Risk of cardiovascular disease from cumulative cigarette use and the impact of smoking intensity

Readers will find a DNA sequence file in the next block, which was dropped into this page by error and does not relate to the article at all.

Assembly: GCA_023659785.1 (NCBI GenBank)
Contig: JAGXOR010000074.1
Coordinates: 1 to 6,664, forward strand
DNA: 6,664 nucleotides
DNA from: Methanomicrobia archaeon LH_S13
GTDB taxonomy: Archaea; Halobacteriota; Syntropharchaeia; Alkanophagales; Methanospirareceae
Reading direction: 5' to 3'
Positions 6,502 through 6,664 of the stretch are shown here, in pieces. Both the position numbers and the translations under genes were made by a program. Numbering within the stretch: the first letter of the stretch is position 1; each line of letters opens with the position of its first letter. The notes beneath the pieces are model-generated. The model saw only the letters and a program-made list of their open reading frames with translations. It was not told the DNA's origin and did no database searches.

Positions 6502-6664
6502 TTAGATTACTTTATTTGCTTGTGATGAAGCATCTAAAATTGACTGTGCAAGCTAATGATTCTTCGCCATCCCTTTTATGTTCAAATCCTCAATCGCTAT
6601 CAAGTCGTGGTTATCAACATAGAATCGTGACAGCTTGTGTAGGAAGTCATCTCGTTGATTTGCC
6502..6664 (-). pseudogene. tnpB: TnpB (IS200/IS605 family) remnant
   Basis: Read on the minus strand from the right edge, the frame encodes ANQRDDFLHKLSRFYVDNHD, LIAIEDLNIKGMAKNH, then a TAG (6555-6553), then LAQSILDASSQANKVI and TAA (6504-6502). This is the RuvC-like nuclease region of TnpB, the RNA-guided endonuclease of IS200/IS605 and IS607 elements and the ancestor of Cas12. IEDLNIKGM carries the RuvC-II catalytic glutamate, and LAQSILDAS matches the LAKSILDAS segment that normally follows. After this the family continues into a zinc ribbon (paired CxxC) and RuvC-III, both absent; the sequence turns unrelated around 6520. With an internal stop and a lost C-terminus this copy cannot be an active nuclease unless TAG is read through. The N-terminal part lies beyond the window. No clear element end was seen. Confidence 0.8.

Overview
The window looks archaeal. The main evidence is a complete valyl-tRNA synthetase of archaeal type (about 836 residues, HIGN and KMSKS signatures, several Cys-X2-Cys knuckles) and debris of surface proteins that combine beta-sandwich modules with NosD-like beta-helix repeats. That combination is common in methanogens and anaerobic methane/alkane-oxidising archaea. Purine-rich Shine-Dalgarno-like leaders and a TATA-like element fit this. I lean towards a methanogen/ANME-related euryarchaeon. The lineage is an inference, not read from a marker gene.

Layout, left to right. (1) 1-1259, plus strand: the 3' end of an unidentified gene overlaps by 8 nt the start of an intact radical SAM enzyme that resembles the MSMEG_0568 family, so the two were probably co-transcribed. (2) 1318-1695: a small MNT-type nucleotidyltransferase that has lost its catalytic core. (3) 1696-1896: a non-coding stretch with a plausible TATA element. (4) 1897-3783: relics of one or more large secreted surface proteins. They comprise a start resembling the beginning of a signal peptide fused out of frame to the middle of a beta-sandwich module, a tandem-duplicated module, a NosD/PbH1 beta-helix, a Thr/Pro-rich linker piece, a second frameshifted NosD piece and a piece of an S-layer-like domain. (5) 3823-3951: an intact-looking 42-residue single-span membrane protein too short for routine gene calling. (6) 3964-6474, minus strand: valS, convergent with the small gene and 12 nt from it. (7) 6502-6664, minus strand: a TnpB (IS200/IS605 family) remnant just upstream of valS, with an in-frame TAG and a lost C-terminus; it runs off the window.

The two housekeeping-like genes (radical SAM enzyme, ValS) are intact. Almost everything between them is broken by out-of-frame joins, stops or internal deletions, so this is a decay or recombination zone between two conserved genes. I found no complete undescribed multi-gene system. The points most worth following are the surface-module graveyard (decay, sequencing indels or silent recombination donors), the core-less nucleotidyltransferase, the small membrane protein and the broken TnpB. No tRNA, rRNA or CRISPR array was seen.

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BACKGROUND: Relative risks (RR) for cardiovascular disease (CVD) by smoking rate exhibit a concave pattern, with RRs in low rate smokers exceeding a linear extrapolation from higher rate smokers. However, cigarettes/day does not by itself fully characterize smoking-related risks. A reexamination of the concave pattern using a comprehensive representation of smoking may enhance insights. MATERIAL: Data were from the Atherosclerosis Risk in Communities (ARIC) Study, a prospective cohort enrolled in four areas of the U.S. in 1987-89. Follow-up was through 2008. Analyses included 14,233 participants, 245,915 person-years and 3,411 CVD events. RESULTS: The concave RRs with cigarettes/day were consistent with cigarettes/day modifying a linear RR association of pack-years with CVD, i.e., strength of the packyears association depended on cigarettes/day, indicating that the manner of pack-years accrual impacted risk. Smoking fewer cigarettes/day for longer duration was more deleterious than smoking more cigarettes/day for shorter duration (P<0.01). For 50 packyears (365,000 cigarettes), estimated RRs of CVD were 2.1 for accrual at 20 cigarettes/day and 1.6 for accrual at 50 cigarettes/day. Years since smoking cessation did not alter the diminishing strength of association with increasing cigarettes/day. Analyses that accounted for competing risks did not affect findings. CONCLUSION: Pack-years remained the primary determinant of smoking-related CVD risk; however, accrual influenced RRs. For equal pack-years, smoking fewer cigarettes/day for longer duration was more deleterious than smoking more cigarettes/day for shorter duration. This observation provides clues to better understanding the biological mechanisms, and reinforces the importance of cessation rather than smoking less to reduce CVD risk.
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